Today is the beginning of another series. In the past I have written a number of series in my blogs. I hope you remember the Top Ten Steps to Co-Parenting or the Seven Beatitudes to Co-Parenting.  If you don’t, please go to my archives or you can find the outlines under the Tools for Healing tab at the top of my website. (www.journeythroughdivorce.com)

Have you ever wondered what your children are feeling or what they would want you to know about their experiences of your divorce situation? I know I did. I always wished I could be a fly on the wall when they were with their friends or at a counseling session. Just to have a little window into their world would have given me such insight on how they were doing and what I could do to help them process their pain. Well, for the next few months I am going to try to help you do just that. My new series is called 25 Things Children of Divorce Want Their Parents to Know. Monthly I will be writing about a new topic and at the end of all 25 you will be able to download all them as a .pdf to share with others. I also have rack cards available if you would like to distribute them.

As many of you remember, I have 4 children who are all young adults now. They were anywhere from 2 to 8 when we were going through our divorces. To make this series more relevant I have asked them to share their past experience with you.  Hopefully we can learn from their personal experiences, which will encourage us to look at our situations through the eyes of our children and take heart to consider doing things differently. We can all use some fine turning once in awhile. So let’s get started.

The first thing your children want you to know is that:

  1. We feel responsible for what happened.

This is the most common misconception children have when their parents divorce. They hear you arguing and often times the arguments are centered on them. So it seems easy for them to think since you are arguing about them, if they did or didn’t do something you wouldn’t have anything to argue about. Little do they know, although they may be the topic, it’s not technically them you are arguing about. Co-parenting is hard work. There are almost always 2 ways to see every situation. Many times bitterness or hurt feelings are involved which also causes additional tensions to flair. Unfortunately, arguing is common. And not all arguing is bad. Some times appropriate, controlled tough discussions can be good. Each parent needs to come up with his or her own standards and boundaries and then together you need to form a new way of communicating them.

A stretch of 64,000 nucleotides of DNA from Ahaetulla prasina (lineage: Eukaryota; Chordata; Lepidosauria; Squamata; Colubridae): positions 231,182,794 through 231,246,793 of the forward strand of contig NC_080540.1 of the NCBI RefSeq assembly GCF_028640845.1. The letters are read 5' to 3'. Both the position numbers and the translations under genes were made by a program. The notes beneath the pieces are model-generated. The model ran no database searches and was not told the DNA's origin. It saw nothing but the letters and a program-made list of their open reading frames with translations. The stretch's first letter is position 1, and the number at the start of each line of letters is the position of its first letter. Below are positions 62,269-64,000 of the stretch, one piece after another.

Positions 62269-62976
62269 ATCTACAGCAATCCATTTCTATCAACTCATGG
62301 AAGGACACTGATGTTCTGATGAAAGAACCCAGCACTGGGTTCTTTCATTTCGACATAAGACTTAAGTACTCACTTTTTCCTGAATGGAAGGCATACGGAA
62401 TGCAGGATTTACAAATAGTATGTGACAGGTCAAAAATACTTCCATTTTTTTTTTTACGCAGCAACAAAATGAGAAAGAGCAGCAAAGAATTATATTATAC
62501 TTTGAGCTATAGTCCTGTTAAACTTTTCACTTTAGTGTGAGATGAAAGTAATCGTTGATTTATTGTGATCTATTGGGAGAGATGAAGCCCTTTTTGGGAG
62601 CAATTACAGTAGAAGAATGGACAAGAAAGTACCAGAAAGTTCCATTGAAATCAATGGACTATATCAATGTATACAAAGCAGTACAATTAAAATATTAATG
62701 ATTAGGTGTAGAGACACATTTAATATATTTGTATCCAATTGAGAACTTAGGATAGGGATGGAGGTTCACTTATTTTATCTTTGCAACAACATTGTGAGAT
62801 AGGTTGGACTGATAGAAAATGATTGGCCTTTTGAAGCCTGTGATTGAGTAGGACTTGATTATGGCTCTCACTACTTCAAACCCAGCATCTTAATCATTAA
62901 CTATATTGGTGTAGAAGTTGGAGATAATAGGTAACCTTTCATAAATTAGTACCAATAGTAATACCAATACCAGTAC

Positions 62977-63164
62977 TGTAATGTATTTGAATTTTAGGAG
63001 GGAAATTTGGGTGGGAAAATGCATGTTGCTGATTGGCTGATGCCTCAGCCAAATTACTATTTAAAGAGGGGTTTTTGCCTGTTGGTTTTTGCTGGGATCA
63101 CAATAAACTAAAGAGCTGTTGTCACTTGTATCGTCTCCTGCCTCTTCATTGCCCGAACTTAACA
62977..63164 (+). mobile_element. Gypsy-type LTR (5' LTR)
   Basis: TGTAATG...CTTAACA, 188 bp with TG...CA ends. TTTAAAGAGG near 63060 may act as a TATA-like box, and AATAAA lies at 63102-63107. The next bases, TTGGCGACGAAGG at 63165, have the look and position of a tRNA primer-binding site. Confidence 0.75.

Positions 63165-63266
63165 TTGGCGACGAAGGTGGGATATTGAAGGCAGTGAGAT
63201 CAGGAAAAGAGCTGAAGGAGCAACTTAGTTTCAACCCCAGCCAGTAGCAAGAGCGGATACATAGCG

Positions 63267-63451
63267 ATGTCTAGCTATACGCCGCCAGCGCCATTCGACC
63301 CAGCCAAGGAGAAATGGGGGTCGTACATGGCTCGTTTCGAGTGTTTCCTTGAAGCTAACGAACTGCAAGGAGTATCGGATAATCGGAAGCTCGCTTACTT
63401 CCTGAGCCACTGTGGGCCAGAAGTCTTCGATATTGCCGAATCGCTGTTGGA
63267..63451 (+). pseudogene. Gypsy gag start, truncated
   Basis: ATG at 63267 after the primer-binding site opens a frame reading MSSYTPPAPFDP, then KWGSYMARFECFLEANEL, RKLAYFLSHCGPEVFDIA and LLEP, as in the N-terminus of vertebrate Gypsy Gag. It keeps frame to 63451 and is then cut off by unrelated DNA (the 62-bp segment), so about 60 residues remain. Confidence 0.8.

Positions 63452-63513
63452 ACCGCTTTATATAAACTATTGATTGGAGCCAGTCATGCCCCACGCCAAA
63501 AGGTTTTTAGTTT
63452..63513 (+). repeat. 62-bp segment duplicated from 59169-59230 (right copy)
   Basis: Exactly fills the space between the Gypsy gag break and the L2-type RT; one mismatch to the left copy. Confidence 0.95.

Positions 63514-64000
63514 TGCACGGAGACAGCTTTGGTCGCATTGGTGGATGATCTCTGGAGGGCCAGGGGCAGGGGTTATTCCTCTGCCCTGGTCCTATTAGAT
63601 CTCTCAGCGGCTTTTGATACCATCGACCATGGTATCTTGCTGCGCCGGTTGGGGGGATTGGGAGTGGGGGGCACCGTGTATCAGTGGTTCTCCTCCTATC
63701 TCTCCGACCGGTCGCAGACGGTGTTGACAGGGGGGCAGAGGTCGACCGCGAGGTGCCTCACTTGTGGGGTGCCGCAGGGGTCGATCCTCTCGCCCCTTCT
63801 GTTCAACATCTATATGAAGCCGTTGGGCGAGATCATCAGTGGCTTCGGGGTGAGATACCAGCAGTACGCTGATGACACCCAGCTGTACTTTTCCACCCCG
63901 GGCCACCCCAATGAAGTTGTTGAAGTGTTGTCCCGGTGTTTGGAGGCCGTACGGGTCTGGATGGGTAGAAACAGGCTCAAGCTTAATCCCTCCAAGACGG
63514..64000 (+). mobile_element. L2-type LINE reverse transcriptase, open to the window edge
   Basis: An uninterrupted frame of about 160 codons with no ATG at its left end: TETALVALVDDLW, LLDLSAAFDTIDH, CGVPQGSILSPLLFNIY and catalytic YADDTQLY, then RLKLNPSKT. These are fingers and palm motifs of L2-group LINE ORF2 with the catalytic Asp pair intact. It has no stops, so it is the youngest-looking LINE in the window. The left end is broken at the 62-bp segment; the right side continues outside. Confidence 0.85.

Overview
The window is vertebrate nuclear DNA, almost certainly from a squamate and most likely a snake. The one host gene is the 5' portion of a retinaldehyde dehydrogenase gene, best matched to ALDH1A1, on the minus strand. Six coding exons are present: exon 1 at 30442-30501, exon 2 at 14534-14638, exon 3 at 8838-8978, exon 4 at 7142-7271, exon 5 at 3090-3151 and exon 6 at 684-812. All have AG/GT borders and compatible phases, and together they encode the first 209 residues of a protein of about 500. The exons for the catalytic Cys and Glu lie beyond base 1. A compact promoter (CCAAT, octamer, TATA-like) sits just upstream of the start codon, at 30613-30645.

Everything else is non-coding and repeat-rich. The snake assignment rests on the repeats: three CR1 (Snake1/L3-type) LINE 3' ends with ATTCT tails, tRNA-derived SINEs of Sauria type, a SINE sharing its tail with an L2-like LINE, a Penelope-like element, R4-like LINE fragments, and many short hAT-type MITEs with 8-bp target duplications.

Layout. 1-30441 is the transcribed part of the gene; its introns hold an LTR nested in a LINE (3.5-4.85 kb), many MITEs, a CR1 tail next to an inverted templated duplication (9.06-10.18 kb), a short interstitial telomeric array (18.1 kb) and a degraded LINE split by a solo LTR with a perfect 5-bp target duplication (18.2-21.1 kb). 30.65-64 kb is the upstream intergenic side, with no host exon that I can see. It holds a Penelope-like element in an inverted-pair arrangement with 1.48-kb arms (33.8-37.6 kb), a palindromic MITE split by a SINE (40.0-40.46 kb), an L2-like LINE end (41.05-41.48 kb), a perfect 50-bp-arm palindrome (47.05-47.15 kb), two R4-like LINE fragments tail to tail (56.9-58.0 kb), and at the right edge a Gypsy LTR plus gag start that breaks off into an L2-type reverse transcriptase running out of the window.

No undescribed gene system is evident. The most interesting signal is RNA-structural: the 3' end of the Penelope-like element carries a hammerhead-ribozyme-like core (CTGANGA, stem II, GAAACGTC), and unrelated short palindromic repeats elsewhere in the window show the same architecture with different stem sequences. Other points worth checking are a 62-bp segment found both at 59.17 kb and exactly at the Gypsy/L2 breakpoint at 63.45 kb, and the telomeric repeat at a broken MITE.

The goal is to find a way in which the two of you can communicate about difficult situations and find reasonable solutions, which do not include getting the children involved. As you are working your way through this maze, please do all you can to have these conversations away from the children to hear.  Don’t forget they are very intuitive and cannot only pick up on verbal conflict but can read your body language just as well. Even your attitude and how you speak to them can indicate when a conflict has taken place.

I think one of the easiest ways our children pick up on our arguments is when they overhear us talking to our friends and family members about things that have happened.  There are no two other people in this world that they love more than their mom and dad so it doesn’t take much for their sensitive ears to pick up on something. This is what one of my daughters had to say about this –

“I never actually felt personally responsible for my parents divorce. However I often felt responsible for them fighting and not getting along because most of their fights were about me and my brother. They would fight about who got to spend time with us, what rules should be implemented and things like that. Now that I am older, I realize that those fights were not my fault and that my parents would have fought about something no matter what the subject was. It was their responsibility to learn how to discuss those things in a mature manner, not my responsibility to prevent the fights”

                                                ~ Daughter #2

This is a very honest and reflective answer. I recall many times conversations in which we were fighting over schedules and differences in discipline.  I have many regrets and my heart breaks to know that they were put in the middle of these circumstances. I think one of the most common reasons we all find ourselves in an argument with the other parents is over a power struggle. It is important to respect each other’s roles in the parenting of your children and allow both parents to have input and respect in the upbringing of your children together. I know, it’s easier said than done. But it’s also a great reminder for all of us who find ourselves in the middle of a battle from time to time.

Stay tuned next month for the 2nd of the Top 25 Things Children of Divorce Want Their Parents to Know when we talk about; Just Because Your Marriage Ended Does Not Mean You Are a Bad Parent.

Blessings to all,

Krista

 

 

 

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